Kate Geary and Nicholas Hildyard describe how activists in the United Kingdom and Turkey mobilized to stop construction of the Ilisu Dam, a project that was funded by the export credit agencies of nine different countries.
- Democratic Development and Reckoning with the Past: The Case of Spain in Comparative Context
What form does the Spanish collective memory about the civil war take today, and how can we assess the Spanish attempt to reckon with the past in light of the nation's successful transition to a modern European democracy? At this workshop, presentations by Carolyn Boyd and David Crocker explore these issues against the backdrop of Spanish history.
- The End of the American Era: U.S. Foreign Policy and the Geopolitics of the Twenty-first Century
International relations authority Charles Kupchan argues that America ignores Europe at its own peril.
- Turkey: Islamic Secularism or Secular Islam?
Does the election of an Islamist party in Turkey represent a challenge to the secular Turkish system? Council Fellow Ishan Dagi's take on recent political developments and their implications for U.S.-Turkey relations, EU-Turkey relations, and the human rights situation.
- Of Paradise and Power: America vs. Europe in the New World Order
The widening military gap between Europe and the United States has an unavoidable effect, says Robert Kagan. "It is a natural human phenomenon that if you have more power, you are more likely to use it. When you have less power, you are less likely to use it, and also less likely to consider it a legitimate activity."
- Legitimizing the Use of Force in Kosovo
Kosovo was not the first military campaign termed a "humanitarian intervention." But it did rekindle debate on whether and when a state or group of states may use force with the stated aim of preventing or ending widespread and grave violations of fundamental human rights of individuals other than their own citizens.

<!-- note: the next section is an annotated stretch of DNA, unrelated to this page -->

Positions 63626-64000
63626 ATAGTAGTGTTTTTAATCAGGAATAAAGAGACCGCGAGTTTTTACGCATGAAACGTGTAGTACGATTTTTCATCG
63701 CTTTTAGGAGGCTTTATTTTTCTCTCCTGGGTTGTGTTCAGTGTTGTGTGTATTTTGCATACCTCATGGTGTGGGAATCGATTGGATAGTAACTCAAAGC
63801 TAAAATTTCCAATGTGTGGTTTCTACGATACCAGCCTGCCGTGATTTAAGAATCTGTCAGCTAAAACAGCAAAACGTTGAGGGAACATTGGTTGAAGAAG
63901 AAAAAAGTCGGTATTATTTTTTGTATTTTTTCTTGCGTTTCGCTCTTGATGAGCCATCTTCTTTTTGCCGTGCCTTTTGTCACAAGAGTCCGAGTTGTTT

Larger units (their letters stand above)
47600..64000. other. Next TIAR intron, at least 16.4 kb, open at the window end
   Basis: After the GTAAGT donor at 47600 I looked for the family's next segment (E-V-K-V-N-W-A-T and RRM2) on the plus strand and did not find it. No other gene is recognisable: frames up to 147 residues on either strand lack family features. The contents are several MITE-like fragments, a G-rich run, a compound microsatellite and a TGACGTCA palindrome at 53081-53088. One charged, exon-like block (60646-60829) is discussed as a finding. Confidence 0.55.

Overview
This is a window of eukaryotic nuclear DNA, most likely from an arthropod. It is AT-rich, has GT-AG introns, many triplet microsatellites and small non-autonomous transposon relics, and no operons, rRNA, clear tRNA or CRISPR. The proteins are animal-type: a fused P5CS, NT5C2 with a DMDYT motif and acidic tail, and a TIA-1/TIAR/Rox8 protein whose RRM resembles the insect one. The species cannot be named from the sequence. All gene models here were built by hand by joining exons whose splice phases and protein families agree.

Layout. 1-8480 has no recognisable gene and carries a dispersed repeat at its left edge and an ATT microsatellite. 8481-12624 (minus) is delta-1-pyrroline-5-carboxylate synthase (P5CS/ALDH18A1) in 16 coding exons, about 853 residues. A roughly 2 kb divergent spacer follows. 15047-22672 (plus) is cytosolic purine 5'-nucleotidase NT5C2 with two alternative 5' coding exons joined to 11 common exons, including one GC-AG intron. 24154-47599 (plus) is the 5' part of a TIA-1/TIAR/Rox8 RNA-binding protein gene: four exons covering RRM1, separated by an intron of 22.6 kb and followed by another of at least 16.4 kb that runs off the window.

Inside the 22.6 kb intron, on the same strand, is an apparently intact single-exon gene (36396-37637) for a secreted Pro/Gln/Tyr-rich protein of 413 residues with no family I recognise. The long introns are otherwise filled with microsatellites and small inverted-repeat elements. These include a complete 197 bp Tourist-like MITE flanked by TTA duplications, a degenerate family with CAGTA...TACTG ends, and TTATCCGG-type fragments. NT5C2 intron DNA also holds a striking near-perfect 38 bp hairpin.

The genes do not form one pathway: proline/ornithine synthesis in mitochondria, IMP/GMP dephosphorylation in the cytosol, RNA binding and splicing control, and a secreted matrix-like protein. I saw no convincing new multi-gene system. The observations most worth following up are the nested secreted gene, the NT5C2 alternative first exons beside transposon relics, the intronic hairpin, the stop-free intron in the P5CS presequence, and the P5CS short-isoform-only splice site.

- The New Killing Fields: Massacre and the Politics of Intervention
Humanitarian intervention does not "belong in the shadows" because it has the moral urgency of self-defense, which puts it ahead of preventive war, say Walzer and Maass.
- A Problem from Hell: America and the Age of Genocide
Why did the United States largely ignore the Rwandan genocide and yet devote endless time to the contemporaneous Bosnian crisis? According to Samantha Power, the reason is "politics, politics, politics."
- Principle versus Pragmatism
Christine Bell argues that in the case of Northern Ireland the division between human rights and “community relations” groups reflects a fundamental disagreement over the root causes of the conflict. Mari Fitzduff responds.
- Rethinking Europe's Future
With the end of the Cold War Europe is once again at a great historical watershed, says David Calleo in this discussion of the history and current state of the European Union. He argues that "Maastricht implies a future where the world is plural, rather than unipolar" and urges the U.S. to pay more attention to developments across the Atlantic.
- War Stories: The Search for a Usable Past in the Federal Republic of Germany, Robert G. Moeller [Full Text]
Moeller clearly states that this is a book about the popular representation of the war's effect on Germany and the way that this representation shaped a selective memory of suffering in which German victimhood was the overarching theme.
- Milosevic in The Hague: Trial or Error?
The Milosevic case sends a powerful message to other would-be tyrants that they, too, could be held accountable for their crimes. Yet some find this a worrying trend.
- The European Union's Foreign Policy: Making a Difference in the World
Chris Patten explains Europe's role in the 21st century and why a multilateralist approach is needed to address "the dark side of globalization."